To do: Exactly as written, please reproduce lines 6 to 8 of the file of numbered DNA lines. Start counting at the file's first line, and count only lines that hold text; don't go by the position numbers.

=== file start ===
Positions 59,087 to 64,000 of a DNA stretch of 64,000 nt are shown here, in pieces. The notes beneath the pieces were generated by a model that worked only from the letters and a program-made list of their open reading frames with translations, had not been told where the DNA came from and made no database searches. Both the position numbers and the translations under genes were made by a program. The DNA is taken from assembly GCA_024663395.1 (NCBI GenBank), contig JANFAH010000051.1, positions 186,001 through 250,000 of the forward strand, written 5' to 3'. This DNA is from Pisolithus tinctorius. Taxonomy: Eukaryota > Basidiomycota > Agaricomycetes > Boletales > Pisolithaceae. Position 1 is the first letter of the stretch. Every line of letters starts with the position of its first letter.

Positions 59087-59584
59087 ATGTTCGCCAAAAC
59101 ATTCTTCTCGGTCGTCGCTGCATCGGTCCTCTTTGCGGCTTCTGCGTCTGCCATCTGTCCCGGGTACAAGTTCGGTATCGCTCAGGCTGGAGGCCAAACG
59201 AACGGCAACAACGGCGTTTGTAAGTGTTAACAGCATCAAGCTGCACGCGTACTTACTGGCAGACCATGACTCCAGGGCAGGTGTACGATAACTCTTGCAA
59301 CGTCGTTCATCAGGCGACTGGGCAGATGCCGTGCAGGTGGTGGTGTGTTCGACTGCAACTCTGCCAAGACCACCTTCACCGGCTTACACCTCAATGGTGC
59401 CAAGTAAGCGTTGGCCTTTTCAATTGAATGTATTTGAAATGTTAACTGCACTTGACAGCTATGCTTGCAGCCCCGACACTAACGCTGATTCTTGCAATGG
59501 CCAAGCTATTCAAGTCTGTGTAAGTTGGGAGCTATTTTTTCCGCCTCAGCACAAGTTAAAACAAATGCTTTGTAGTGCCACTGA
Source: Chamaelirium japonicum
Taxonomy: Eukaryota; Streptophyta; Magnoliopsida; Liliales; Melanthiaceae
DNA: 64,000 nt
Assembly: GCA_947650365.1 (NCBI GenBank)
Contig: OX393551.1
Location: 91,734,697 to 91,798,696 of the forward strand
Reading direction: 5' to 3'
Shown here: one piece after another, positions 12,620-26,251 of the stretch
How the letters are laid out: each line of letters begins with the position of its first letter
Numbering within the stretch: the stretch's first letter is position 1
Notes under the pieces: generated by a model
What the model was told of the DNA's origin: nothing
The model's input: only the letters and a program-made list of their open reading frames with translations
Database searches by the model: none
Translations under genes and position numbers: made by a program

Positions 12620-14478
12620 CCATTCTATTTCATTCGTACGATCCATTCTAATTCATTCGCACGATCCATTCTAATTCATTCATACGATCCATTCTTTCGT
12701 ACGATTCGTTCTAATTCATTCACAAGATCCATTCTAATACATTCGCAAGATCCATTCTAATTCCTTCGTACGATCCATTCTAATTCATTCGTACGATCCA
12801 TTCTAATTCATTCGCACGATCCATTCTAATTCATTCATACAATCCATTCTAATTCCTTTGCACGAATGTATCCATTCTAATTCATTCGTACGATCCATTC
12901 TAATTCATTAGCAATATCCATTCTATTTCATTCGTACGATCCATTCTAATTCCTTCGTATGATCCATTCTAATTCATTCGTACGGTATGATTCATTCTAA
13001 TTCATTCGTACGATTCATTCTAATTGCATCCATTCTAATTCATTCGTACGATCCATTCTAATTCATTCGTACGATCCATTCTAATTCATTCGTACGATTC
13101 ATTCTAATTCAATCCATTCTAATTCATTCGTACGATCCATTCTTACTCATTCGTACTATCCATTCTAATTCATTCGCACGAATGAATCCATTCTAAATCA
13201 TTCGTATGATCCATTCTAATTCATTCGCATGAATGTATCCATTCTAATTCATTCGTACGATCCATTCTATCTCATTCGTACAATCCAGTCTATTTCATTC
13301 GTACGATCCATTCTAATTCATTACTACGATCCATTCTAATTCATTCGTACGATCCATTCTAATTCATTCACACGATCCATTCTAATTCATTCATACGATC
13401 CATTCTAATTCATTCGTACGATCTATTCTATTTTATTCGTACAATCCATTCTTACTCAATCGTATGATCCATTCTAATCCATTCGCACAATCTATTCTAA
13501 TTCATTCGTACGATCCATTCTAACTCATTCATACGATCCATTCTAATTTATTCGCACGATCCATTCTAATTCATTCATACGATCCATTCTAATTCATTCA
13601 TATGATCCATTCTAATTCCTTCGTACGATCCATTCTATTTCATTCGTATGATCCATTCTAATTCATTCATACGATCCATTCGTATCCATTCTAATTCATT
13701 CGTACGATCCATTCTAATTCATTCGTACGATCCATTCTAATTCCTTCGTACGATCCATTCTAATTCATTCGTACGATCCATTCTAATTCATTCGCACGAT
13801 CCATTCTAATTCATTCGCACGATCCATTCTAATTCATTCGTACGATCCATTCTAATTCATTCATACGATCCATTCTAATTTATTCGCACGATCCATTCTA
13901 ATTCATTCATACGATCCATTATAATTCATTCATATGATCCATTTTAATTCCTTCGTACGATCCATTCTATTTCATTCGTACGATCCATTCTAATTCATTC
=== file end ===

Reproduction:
59301 CGTCGTTCATCAGGCGACTGGGCAGATGCCGTGCAGGTGGTGGTGTGTTCGACTGCAACTCTGCCAAGACCACCTTCACCGGCTTACACCTCAATGGTGC
59401 CAAGTAAGCGTTGGCCTTTTCAATTGAATGTATTTGAAATGTTAACTGCACTTGACAGCTATGCTTGCAGCCCCGACACTAACGCTGATTCTTGCAATGG
59501 CCAAGCTATTCAAGTCTGTGTAAGTTGGGAGCTATTTTTTCCGCCTCAGCACAAGTTAAAACAAATGCTTTGTAGTGCCACTGA